Monday, October 18, 2010

Breathing during Exertion

A reader sent me this question:

I know that one is supposed to exhale on the heaviest exertion of a movement or exercise (right?)….But can you say more about breathing and moving; breathing and exercise; breathing and stretching? What is the science behind this breathing?
Great question, thanks. Yes, the common belief is that you should be exhaling when you exert.
There is no scientific, chemical reason why you should be exhaling, it is all about the mechanics. When we exhale, it recruits the muscles of the core. The abdominals the obliques and the lower back muscles can all be involved in a vigorous exhale; the kind that is recommended during a strenuous movement.  The reason this type of breath is recommended is simply for the recruitment of those muscles to support  your spine during the exertion. 
Another factor is that when we are exerting it can increase the pressure inside your body.  It is instinctive for people to hold their breath during an exertion because this further increases the internal pressure and therefore increases the muscular support during the movement.  However, it is very easy to create too much pressure this way.  So it is for this reason that we are advised to exhale on exertion.
There can be other factors contributing to whether or not you should inhale or exhale, too.  For example, in a movement that brings your knees up into your chest, exhaling would be a good idea simply to give your legs the room.  If you inhaled, and inflated your lungs, there would be more volume to your torso and therefore it would be harder to pull your knees in. 
In yoga it is often advised to inhale when you are extending your spine and to exhale when you flex it. This has to do with the diaphragm being stretched. When you inhale, the diaphragm contracts, which causes it to lower into your abdominal cavity. When this action is combined with a spine extension, there are two opposing forces pulling on the torso: the diaphragm from below and the upper thoracic viscera from above by the nature of spinal extension.  On the other side of that coin, when your spine is flexing, you are able to relax the diaphragm, which causes it to pop back up into your ribcage.  You can also use the act of the flexion of your spine to assist you in emptying the air from your lungs.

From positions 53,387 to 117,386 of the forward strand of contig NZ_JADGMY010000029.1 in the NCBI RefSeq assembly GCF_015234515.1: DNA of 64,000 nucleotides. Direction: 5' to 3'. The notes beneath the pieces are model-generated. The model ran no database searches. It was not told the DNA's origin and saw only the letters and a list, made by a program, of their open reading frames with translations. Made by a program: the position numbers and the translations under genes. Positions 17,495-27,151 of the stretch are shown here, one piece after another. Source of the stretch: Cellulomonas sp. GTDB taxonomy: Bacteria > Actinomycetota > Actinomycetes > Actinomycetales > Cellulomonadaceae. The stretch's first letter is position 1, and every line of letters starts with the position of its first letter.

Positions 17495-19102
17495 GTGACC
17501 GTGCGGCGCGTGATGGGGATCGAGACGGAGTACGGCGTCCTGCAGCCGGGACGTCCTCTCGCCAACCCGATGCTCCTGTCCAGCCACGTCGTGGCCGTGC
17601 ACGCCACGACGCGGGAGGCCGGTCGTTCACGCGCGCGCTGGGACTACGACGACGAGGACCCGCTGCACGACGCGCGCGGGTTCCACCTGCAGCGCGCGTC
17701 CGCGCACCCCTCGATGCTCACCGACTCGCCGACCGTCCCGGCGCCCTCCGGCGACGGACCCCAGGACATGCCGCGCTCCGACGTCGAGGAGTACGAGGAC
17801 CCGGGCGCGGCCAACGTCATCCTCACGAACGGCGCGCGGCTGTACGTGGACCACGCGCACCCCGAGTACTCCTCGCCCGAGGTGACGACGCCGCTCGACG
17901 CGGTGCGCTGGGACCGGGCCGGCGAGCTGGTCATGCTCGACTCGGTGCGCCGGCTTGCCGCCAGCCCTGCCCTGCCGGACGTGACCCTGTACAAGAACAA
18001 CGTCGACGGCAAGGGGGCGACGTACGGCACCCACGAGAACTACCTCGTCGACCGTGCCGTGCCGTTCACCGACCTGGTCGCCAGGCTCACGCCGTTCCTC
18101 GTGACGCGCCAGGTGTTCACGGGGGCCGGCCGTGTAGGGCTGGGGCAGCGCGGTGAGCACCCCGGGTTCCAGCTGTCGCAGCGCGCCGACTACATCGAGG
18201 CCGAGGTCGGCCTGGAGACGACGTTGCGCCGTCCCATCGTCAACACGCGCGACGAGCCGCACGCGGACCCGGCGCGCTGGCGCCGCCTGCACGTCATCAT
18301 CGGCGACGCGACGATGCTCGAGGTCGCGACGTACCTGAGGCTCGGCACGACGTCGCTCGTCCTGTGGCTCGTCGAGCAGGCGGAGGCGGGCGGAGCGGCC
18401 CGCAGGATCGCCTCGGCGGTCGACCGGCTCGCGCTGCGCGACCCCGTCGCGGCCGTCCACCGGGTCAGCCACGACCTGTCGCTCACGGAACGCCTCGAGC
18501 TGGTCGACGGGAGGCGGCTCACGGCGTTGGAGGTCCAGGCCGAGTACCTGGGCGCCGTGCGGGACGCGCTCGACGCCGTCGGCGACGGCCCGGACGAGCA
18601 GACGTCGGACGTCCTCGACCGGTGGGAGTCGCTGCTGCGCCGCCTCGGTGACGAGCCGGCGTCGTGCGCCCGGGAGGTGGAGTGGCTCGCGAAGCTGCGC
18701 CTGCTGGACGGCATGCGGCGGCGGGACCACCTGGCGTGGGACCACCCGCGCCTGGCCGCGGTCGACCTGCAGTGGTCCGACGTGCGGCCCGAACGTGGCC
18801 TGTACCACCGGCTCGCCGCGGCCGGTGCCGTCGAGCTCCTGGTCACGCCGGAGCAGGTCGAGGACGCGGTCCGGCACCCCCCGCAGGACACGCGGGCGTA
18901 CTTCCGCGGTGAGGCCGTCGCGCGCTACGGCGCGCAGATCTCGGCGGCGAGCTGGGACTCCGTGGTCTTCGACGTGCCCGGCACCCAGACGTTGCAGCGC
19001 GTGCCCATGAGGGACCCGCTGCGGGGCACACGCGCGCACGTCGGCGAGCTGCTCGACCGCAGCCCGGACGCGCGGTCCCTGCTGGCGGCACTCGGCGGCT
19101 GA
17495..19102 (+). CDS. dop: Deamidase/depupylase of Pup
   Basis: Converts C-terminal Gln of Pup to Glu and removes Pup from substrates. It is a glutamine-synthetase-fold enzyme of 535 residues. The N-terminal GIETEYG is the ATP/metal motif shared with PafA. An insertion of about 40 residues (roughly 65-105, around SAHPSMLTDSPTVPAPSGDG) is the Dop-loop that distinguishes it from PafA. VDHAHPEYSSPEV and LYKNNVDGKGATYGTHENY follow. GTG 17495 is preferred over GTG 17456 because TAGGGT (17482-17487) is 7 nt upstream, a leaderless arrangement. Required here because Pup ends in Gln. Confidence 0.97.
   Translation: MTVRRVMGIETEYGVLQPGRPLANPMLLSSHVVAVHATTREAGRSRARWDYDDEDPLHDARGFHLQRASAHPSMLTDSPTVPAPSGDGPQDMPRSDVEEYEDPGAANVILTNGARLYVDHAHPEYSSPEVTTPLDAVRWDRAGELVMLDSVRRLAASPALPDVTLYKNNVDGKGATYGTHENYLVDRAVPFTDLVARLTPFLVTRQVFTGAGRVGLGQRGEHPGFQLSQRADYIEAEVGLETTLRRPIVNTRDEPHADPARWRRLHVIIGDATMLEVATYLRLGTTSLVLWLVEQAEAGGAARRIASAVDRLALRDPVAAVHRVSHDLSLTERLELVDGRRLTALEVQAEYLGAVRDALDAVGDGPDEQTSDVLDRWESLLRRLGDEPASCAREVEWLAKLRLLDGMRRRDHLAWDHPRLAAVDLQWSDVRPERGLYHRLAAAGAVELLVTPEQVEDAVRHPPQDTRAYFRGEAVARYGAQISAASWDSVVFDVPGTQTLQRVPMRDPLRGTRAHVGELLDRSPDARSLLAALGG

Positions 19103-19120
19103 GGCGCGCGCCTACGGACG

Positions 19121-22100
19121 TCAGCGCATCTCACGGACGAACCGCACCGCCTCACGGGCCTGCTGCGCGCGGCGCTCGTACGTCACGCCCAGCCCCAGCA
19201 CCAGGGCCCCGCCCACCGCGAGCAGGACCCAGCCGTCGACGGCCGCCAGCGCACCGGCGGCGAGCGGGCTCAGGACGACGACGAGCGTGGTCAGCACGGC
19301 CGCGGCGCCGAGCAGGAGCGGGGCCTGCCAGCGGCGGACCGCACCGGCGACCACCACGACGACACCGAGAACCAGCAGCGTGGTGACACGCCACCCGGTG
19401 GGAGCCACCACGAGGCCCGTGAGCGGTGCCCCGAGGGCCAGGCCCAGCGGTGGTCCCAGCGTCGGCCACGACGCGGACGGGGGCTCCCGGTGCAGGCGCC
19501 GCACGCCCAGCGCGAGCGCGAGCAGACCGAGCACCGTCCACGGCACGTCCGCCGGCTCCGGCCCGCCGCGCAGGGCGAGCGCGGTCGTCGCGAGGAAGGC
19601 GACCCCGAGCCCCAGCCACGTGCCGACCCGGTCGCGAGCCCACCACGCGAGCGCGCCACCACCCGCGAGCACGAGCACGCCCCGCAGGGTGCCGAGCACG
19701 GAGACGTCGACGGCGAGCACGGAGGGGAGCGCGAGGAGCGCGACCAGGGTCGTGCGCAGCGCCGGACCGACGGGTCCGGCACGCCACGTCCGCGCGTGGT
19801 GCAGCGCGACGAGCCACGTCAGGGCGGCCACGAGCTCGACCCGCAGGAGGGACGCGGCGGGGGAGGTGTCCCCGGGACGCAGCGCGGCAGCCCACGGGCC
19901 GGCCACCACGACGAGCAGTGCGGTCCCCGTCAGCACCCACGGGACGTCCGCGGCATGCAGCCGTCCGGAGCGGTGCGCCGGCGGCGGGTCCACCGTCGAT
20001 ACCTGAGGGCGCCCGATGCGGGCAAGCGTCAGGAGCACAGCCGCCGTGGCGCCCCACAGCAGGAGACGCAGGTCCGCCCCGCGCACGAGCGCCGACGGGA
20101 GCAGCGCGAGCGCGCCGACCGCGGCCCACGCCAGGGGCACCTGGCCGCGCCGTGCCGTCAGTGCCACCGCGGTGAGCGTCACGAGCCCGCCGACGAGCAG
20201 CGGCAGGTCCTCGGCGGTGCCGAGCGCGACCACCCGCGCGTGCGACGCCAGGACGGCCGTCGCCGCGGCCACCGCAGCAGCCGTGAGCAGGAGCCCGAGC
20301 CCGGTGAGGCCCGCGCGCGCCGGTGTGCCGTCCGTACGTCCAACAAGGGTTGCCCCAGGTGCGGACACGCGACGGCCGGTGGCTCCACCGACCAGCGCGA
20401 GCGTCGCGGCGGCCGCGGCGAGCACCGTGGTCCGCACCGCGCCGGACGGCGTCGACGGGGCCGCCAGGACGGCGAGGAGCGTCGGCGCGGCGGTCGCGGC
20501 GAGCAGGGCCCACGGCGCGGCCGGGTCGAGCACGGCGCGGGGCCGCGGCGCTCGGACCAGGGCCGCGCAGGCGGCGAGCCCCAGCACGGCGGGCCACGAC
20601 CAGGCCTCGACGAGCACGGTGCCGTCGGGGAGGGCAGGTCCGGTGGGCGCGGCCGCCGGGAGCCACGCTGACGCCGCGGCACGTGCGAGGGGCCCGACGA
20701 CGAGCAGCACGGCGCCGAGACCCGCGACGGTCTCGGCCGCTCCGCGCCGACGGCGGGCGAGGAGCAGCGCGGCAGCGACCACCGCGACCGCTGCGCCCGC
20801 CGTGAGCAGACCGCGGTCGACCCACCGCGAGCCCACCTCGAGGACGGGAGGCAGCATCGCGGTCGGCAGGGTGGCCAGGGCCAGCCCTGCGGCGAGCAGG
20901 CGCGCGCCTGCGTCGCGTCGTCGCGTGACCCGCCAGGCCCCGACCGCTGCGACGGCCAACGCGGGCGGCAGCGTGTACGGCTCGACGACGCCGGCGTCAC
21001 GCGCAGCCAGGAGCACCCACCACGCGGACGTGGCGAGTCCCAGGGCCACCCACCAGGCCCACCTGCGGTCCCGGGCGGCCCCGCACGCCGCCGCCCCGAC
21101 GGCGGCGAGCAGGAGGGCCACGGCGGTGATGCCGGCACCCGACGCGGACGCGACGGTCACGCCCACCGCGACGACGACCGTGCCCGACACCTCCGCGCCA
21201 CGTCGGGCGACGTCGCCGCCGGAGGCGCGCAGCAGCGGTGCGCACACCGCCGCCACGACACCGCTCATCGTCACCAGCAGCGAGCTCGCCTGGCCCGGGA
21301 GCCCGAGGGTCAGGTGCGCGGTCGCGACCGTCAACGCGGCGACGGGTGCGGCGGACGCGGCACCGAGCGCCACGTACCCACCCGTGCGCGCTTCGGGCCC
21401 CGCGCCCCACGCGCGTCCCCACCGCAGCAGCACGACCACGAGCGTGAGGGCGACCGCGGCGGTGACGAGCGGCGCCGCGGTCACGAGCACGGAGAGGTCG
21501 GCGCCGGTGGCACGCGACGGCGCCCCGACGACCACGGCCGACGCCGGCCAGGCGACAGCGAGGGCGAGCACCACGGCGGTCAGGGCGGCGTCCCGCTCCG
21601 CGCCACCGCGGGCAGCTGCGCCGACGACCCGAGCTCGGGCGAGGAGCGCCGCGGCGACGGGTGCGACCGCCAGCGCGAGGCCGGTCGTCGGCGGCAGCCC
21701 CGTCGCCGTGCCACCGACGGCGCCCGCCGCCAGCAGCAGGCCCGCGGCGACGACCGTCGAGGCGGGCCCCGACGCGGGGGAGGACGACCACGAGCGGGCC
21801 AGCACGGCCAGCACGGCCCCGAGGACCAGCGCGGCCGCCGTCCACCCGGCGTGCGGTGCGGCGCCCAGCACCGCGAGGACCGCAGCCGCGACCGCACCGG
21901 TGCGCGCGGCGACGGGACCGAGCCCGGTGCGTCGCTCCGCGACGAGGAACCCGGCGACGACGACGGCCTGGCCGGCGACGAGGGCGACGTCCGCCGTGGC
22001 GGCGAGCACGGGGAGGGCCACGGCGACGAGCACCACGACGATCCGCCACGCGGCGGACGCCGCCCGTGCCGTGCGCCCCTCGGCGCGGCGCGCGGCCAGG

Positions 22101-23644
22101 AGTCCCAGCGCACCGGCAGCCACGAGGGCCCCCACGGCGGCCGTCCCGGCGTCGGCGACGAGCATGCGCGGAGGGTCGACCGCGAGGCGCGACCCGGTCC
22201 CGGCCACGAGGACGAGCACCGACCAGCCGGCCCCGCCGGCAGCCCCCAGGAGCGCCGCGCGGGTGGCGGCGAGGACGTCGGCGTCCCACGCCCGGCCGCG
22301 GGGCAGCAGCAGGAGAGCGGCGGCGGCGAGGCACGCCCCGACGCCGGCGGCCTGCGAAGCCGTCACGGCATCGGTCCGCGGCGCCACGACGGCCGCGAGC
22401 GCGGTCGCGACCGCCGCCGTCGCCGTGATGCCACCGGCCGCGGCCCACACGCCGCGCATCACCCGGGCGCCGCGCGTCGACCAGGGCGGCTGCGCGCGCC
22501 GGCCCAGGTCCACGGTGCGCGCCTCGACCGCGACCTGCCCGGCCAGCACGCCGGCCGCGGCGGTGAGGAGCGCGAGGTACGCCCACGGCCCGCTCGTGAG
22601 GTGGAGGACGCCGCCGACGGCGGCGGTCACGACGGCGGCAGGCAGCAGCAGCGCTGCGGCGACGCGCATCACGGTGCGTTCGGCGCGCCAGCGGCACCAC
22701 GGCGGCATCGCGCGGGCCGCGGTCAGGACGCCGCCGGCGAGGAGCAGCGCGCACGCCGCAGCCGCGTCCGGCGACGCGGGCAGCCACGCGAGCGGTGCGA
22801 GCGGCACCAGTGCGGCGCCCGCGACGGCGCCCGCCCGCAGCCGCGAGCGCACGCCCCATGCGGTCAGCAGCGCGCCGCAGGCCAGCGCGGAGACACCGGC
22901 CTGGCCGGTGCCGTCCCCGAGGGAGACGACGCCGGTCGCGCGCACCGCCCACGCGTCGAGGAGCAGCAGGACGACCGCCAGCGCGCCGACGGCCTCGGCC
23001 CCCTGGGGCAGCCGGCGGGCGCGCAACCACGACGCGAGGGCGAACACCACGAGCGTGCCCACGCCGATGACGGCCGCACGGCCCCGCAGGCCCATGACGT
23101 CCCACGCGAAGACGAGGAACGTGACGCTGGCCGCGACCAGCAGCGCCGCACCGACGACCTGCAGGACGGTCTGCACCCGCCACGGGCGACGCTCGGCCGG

When people are stretching, I advise deep breathing both in and out, with the greater emphasis on exhaling.  There is a natural, inherent relaxation of the body with the act of exhaling (even though it is actually the contraction of the diaphragm that initiates it). When holding a long stretch, paying attention to the exhalation and the accompanying relaxation can lead you to a longer, deeper and more effective stretch. 
And one final thing I want to say about breathing.  Its main and most important function is not to bring you oxygen as is commonly believed.  True, that is one of the functions, but the most important function is actually the removal of carbon dioxide. All the time, but especially as we exercise, our bodies are converting oxygen to carbon dioxide.  And we have to get rid of it.  The ‘out of breath’ feeling that you get is not your body telling you it needs more oxygen.  In fact, when you breathe out, that air contains enough oxygen supply for another full breath in. No, what that feeling is, is your body trying to dump off all of the accumulated carbon dioxide.
So the next time you are exercising and you feel like you are running out of breath, focus on exhaling more deeply and see if that helps you ‘catch your breath.’
Please keep the questions coming.  
Is there anything you want to know about health and fitness, but have been afraid to ask?  Is there a subject that I haven't addressed that you'd love to read about? 
Please let me know; I love to research and write about this stuff. 

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